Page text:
Walking through his Mississauga, Ont. factory, Roman Shimonov says he’s excited that his armoured personnel carriers will be part of the Ukrainian war effort.
“We truly believe that these vehicles are extremely needed in Ukraine,” he says.
Shimonov is the CEO of Roshel Smart Armoured Vehicles and creator of the Senator Armoured Personnel Carrier (APC) – a large green vehicle made of certified ballistic steel and 100 mm glass windows.
The Senator APC has been used by NASA, the United States State department, and various police forces – and it’s been in action in Ukraine since April 2022.
Shiminov said the vehicles help evacuate people from the conflict zones, adding, “they take part in reconnaissance and surveillance operations and we feel nothing but proud.”
Last week, the Canadian government committed 200 of Roshel’s Senator APCs to Ukraine at a cost of $90-million.
While touring the Roshel factory, Shiminov eagerly showed how the vehicles are built entirely in-house, allowing for fast builds.
“The biggest challenge is to make sure that all of the components will be ready on time so we can produce four vehicles every day,” he said.
Designed in 2018, the Senator starts with the base of a Ford F-550. Then, the walls of ballistic steel and 100 mm windows are added. The Senator also has an in-house designed computer system that allows it to be driven remotely.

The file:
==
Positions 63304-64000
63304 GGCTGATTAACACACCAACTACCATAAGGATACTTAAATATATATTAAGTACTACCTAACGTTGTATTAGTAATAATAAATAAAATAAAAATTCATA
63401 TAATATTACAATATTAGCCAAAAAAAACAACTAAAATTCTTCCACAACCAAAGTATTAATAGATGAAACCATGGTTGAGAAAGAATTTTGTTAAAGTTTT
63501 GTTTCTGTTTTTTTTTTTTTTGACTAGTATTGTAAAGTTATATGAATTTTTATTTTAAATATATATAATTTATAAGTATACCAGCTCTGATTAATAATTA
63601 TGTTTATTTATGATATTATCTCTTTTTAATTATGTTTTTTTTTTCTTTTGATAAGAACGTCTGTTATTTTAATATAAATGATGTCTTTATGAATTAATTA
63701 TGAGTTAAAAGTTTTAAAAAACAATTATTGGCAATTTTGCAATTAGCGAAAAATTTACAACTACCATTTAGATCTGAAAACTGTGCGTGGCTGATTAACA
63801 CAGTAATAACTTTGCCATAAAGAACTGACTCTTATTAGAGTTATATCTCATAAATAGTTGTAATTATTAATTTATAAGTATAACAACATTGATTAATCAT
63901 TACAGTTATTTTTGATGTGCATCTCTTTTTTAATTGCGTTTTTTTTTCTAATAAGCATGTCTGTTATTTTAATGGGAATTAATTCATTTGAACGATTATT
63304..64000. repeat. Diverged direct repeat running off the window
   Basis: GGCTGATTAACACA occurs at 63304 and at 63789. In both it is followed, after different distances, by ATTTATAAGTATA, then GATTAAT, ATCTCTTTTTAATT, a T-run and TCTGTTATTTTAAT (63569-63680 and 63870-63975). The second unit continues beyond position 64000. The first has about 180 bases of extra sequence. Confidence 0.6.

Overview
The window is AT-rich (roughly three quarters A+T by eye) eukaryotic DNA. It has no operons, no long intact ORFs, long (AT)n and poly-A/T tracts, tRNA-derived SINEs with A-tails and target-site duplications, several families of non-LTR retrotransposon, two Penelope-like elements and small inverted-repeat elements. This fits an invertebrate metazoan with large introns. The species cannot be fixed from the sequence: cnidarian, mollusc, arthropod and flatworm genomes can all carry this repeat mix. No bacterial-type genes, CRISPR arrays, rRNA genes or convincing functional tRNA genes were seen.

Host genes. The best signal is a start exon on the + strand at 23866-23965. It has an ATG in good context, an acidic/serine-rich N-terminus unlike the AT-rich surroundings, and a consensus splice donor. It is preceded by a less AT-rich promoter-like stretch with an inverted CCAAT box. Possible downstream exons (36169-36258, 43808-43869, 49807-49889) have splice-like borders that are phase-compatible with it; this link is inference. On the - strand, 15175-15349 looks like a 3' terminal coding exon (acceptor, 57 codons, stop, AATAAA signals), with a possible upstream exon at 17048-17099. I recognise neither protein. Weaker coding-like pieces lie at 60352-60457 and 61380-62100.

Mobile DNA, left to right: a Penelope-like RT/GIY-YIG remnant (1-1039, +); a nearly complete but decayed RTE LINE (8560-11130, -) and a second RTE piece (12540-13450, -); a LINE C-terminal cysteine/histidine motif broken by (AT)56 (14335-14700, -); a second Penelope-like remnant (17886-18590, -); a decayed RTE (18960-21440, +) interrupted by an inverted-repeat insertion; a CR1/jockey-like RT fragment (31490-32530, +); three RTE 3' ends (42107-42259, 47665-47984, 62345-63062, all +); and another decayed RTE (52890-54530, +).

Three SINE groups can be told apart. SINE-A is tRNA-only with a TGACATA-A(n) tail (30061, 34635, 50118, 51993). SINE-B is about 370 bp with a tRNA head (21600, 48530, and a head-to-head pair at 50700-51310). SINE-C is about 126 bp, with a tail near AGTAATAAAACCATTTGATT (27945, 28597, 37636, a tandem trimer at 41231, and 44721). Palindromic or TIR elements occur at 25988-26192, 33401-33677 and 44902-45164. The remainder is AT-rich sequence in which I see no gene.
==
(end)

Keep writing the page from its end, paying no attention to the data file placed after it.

Shimonov said there is much more at stake than just filling an order. His wife is Ukrainian and, as he points to one section of the factory, he said, “Most of the people here are Ukrainian refugees.”
Since the start of the war, Roshel has hired 80 Ukrainian refugees.
One of them is 68-year-old Volodymyr Moyseyev. A welder by trade, Moyseyev was visiting family in Canada when the war broke out, so he stayed and applied for a job.
Working by himself in the back, Moyseyev said, “I used to build ships in the shipyard. And now I build armoured personnel carriers.”
Roshel’s contribution is being recognized by Ukrainian President Volodymir Zelensky who tweeted a thank you to Justin Trudeau and defence minister Anita Anand.
“The Ukrainian army needs 200 Senator APC’s more than ever. Together we are moving towards victory,” the tweet said.
Shimonov said this is a unique opportunity for his Ukrainian workers, who may have otherwise felt helpless.
“These people can help their country by building vehicles that in a very short time will be in a conflict zone,” he said.
Shimonov said they are in constant contact with the Ukrainian military in order to make adjustments to their design. With production moving 24/7, all 200 Senator APC’s will be delivered by summer.
Shimonov said he’s had to pay a price for his involvement — he’s one of four people at Roshel who are sanctioned by the Russian government. He has also decided to armour his own vehicle, just to be safe, he said.
Moyseyev said that his job at Roshel is only part of the work he and his family have ahead of them.
“After everything is settled in Ukraine, and I’ll be able to bring my family back from Canada, I will go and I will rebuild,” he said.
“We’ll build the houses. We’ll rebuild the schools. Kindergartens. And everything else that will be required.”
Until then, the work and the war effort continues.